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Chalkers

Cambrian Rockhound
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Posts: 43
Reply with quote  #1 
Hi all,

I visited the coastline around Beer a couple of weeks ago for a spot of fossil hunting and camping; I was disappointed with Hooken Cliff (came away with very little), but the coastline between Beer and Seaton was very productive. I was interested to be finding fossils from within the marginal facies chalk as opposed to the Southern or Northern province locations that I've encountered before.

Most of my finds were around 10mm in size and chiselled out of the weathered boulders from slumped cliffs. I don't really have the means to prep these fossils fully but most of them have weathered in a way that highlights the detail within the exposed surfaces very well anyway.

I'd be extremely grateful if anyone could help me identify the species of echinoids below:

A20180512_114323.jpg20180512_114405.jpgB2 20180512_114435.jpg 

C20180512_114853.jpgC2 20180512_114932.jpg D20180512_115100.jpg 

E20180512_115322.jpgE2  20180512_115238.jpg 
F) - Also found this lovely Camerogalerus minimus...20180512_115417.jpg 

I couldn't decide whether C is Galerites or Conulus subrotunus. Likewise I thought perhaps E might be Peroniaster sp? (or is it Periaster?).

Any help would be greatly appreciated! Cheers!

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prep01

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Cambrian Rockhound
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Reply with quote  #2 
Hello Charlie. without seeing them fully preppedand sooooooooooo small etc it's very hard to distinguish to even a genus! I use the PalAss book - as I think you do, but there isn't enough detail on these without prepping - sorry! I could help you but not sure about 'advertising' nowadays on here.
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Colin Huller
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Chalkers

Cambrian Rockhound
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Reply with quote  #3 
Thanks for the response Colin, I thought that might be the case and armed with only a penknife and a toothbrush I daren't risk damaging the fossils any further by attempting to prep them. I do have the Pal. Ass. book (which is excellent even if it's not completely comprehensive and there's already a little bit of out-of-date terminology such as 'lower, middle and upper chalk'). I've previously looked into purchasing some of the Palaeontographical Society Monographs that provide a complete record of all cretaceous British echinoids but some of them are hellishly expensive (and I have to admit a lot of the terminology goes right over my head!). Cheers!
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andy333

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Reply with quote  #4 
Hi Chalkers, C and C2 are Conulus subrotundus, which are common in the lower turonian of east Devon. I think you should check out Tetragramma variolare for B and B2 as a possibility. Can't help with the other id's. 
I still prefer the old terminology- 'lower, middle and upper chalk'. 
A good long soak then repeated cycles of soaking and drying along with a bit of work with a scalpel will bring out more detail. It takes quite a while but the results can be good.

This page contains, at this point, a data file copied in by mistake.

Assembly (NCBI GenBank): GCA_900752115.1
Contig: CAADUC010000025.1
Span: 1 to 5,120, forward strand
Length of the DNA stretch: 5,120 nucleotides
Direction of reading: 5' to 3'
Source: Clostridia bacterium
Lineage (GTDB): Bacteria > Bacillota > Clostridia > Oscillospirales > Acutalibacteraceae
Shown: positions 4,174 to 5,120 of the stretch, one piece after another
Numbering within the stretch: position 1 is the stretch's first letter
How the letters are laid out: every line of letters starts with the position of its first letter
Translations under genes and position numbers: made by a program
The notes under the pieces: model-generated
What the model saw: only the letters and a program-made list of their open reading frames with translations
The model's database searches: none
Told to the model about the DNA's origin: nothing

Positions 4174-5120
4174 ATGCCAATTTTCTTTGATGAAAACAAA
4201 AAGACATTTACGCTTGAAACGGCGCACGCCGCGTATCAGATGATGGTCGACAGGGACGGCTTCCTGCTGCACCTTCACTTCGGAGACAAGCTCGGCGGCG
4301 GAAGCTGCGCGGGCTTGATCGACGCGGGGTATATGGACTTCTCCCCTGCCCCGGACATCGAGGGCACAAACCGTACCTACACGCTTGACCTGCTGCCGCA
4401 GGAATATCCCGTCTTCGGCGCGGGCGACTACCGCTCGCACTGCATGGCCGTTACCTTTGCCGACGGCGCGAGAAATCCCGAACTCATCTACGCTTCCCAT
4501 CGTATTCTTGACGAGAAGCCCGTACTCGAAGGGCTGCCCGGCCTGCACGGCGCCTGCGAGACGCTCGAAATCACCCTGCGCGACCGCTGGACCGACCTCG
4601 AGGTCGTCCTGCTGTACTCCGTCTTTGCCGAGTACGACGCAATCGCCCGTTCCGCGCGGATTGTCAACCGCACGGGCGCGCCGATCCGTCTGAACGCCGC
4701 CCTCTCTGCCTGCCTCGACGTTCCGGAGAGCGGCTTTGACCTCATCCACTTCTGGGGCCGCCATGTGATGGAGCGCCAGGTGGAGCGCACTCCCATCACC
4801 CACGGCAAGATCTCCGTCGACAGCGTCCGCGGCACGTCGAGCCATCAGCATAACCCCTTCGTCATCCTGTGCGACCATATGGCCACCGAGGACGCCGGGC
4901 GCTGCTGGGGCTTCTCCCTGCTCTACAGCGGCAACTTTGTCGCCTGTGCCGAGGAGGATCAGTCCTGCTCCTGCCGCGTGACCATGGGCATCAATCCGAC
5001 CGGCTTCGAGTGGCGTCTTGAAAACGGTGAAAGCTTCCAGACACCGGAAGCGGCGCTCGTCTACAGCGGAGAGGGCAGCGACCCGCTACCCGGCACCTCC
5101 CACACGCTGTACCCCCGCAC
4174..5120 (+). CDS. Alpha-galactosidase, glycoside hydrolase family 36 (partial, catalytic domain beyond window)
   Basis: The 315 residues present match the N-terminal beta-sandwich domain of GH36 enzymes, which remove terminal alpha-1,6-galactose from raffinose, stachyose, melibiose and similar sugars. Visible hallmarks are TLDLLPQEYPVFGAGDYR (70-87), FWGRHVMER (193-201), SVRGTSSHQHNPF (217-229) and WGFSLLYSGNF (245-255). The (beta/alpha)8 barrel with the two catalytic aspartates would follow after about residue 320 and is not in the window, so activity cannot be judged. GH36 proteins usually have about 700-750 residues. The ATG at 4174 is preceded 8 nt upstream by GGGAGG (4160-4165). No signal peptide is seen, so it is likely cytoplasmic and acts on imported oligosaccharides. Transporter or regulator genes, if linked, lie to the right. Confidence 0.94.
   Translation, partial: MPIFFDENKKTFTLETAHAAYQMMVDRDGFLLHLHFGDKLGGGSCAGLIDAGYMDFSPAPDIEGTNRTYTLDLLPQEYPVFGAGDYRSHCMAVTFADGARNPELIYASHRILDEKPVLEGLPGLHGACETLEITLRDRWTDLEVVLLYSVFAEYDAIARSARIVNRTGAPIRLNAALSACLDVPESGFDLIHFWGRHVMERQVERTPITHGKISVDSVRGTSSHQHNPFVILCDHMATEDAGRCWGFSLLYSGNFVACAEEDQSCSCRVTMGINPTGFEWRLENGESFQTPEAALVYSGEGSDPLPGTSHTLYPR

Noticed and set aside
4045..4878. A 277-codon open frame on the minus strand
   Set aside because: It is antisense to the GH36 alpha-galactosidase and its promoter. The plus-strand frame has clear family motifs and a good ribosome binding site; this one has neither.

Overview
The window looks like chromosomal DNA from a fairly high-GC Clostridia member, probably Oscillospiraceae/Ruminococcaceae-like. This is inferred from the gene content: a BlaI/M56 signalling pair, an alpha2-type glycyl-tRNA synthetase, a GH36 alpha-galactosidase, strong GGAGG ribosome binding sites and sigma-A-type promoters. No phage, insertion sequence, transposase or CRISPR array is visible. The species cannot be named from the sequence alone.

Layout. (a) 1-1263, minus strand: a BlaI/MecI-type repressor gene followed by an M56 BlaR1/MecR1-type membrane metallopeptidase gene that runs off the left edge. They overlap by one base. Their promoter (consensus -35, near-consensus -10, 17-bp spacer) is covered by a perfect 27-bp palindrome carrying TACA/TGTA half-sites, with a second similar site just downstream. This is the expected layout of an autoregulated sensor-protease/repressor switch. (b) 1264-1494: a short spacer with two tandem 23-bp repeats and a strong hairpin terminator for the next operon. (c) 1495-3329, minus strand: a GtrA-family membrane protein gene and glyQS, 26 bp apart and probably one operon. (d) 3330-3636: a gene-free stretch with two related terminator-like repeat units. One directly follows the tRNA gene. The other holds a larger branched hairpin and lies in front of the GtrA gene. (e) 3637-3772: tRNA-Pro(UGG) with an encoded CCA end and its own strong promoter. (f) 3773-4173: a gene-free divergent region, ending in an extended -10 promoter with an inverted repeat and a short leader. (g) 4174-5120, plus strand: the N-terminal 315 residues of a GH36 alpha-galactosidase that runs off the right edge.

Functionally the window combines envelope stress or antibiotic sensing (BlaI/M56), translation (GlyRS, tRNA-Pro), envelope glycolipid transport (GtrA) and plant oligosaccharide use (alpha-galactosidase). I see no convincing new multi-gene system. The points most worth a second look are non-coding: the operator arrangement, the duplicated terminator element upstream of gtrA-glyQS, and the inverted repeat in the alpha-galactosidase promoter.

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andy333
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Chalkers

Cambrian Rockhound
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Posts: 43
Reply with quote  #5 
Hi Andy and thanks. I looked up T. variolare and while it does look superficially very similar I think there are fewer tubercles on my fossil (I know the quality of the photograph isn't fantastic). With a bit more research I had in mind that it might be Polydiadema bonei (which according to Robert Randell's excellent website) is "common in the sandy facies of the SW".

I've been soaking my finds in the cistern of my toilet and will probably leave them there for a month (maybe longer for the larger finds) before I take them out properly. I've sadly had some lovely finds in the past that have succumbed to the damage of salt! - never again! 
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mike rasta

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Reply with quote  #6 
Hi Chalkers,

A) is Protocardiaster truncatus which is common in the Holywell nodular chalk of the area. Finding a good example is very tricky as the test is so thin and prone to damage.

Your Peroniaster ID is quite likely.

The Conulus are subrotundus which is widespread in the Holywell chalk.

I will try and look up the others at some stage.

Welcome to the world of small blob like echinoids from the Cenomanian and lower Turonian!


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mike rasta

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Reply with quote  #7 
Hi Chalkers,

A) is Protocardiaster truncatus which is common in the Holywell nodular chalk of the area. Finding a good example is very tricky as the test is so thin and prone to damage.

Your Peroniaster ID is quite likely.

The Conulus are subrotundus which is widespread in the Holywell chalk.

I will try and look up the others at some stage.

Welcome to the world of small blob like echinoids from the Cenomanian and lower Turonian!
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Chalkers

Cambrian Rockhound
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Reply with quote  #8 
Thanks Mike that's helpful info!
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